Lewis, Fountain C., Sr.(born: 1822)
A barber living in Cincinnati, OH, Fountain C. Lewis, Sr. came to Covington, KY, in 1856 to cash a check written on the Farmers' Bank, and he was arrested and jailed. His arrest had nothing to do with the check or the bank, but rather was retaliation for all of the perceived injustices the people of Cincinnati had heaped upon Kentuckians concerning African Americans. The mayor of Covington recognized Fountain Lewis and authorized his release after a payment of $2. Fountain Lewis is listed as a freeman at 15 W. Cincinnati Township in the 1860 Federal Population Schedule. He is described as a mulatto who was born in Kentucky around 1822. He was said to be the barber of dignitaries and aristocrats. In 1895, Fountain Lewis and his son, Fountain Lewis, Jr. (b. 1858), were operating barbershops in Cincinnati, according to the Williams' Cincinnati Directory, 1895-96.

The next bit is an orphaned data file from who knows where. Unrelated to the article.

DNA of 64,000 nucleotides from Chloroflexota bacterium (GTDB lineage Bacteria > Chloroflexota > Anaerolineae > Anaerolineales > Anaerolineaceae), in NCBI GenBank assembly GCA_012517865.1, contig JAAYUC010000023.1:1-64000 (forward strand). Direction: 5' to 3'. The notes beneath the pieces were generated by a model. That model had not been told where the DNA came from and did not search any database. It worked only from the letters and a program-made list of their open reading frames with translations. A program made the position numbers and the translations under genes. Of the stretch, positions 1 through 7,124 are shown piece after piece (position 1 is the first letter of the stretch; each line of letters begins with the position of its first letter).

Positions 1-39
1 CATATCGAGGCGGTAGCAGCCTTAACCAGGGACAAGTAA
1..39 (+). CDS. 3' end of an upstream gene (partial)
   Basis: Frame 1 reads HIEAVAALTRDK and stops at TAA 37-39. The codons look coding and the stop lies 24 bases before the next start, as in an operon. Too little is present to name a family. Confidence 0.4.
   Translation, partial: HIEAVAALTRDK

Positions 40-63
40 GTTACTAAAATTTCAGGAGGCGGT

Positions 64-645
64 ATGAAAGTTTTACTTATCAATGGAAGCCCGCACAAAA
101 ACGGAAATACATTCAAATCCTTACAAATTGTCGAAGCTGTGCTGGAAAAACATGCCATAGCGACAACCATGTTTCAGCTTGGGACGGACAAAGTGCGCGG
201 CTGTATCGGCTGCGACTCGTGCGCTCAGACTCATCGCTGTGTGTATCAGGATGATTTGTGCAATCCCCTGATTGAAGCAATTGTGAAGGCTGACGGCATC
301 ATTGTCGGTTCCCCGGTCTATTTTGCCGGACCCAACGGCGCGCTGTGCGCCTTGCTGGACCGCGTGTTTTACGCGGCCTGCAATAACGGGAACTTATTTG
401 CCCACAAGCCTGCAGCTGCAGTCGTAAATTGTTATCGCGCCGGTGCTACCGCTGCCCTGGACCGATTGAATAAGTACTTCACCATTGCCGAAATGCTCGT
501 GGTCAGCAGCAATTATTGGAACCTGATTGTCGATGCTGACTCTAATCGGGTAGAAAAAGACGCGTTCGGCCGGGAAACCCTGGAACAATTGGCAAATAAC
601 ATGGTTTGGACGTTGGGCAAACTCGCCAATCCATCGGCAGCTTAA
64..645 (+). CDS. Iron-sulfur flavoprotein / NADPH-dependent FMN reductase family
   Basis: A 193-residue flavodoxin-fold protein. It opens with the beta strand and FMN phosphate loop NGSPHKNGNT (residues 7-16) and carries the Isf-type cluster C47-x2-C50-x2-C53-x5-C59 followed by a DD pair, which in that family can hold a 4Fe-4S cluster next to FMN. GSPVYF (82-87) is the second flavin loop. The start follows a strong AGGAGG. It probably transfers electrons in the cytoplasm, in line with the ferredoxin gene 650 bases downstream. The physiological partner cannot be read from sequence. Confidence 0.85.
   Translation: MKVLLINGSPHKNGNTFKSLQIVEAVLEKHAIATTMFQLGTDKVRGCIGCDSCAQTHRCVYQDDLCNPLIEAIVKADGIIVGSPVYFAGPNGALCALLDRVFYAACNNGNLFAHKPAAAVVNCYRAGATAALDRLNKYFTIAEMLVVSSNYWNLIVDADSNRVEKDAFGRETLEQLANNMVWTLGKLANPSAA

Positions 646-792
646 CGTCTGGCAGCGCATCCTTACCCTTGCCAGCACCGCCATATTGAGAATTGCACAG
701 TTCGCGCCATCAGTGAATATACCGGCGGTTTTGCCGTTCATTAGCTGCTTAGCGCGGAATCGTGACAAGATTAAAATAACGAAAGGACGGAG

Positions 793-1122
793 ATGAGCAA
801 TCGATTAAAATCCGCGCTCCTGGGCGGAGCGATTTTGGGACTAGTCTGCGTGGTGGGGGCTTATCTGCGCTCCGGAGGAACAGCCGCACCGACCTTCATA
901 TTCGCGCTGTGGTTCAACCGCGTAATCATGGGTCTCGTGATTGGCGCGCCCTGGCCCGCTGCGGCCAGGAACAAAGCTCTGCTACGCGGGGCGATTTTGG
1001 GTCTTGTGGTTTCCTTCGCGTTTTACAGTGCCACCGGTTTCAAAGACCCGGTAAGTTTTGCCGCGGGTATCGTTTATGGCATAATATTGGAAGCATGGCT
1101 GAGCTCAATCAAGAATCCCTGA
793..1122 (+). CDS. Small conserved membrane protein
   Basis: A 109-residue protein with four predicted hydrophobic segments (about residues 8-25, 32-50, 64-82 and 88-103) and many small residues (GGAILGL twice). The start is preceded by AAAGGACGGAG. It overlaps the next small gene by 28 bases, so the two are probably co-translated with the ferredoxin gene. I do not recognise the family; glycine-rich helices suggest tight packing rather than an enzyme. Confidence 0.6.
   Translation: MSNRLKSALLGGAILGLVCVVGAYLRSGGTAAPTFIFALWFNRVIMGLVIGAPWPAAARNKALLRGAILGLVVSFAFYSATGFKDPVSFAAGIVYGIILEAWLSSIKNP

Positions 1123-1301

According to Wendell P. Dabney, author of Cincinnati's Colored Citizens, p. 183, Fountain Lewis, Sr. came to Cincinnati as a free man in the 1840s. He was a barber for many years and was joined in the business by his son, Fountain Lewis, Jr. Years later, Fountain Jr. was joined in the barbering business by his son Fred K. Lewis; the two later established an undertaking business and the barber shop was closed. Fountain C. Lewis, Sr. was the husband of Daphney Cotton Lewis (b. 1831 in MS); the couple had three sons when the 1860 U.S. Federal Census was taken. Fountain Lewis, Sr. was single and 43 years old when he registered for the Civil War in June of 1863 in Hamilton County, OH [source: U.S. Civil War Draft Registration Records]. For more see "Kentucky retaliation," New York Daily Times, 04/02/1865, p. 2.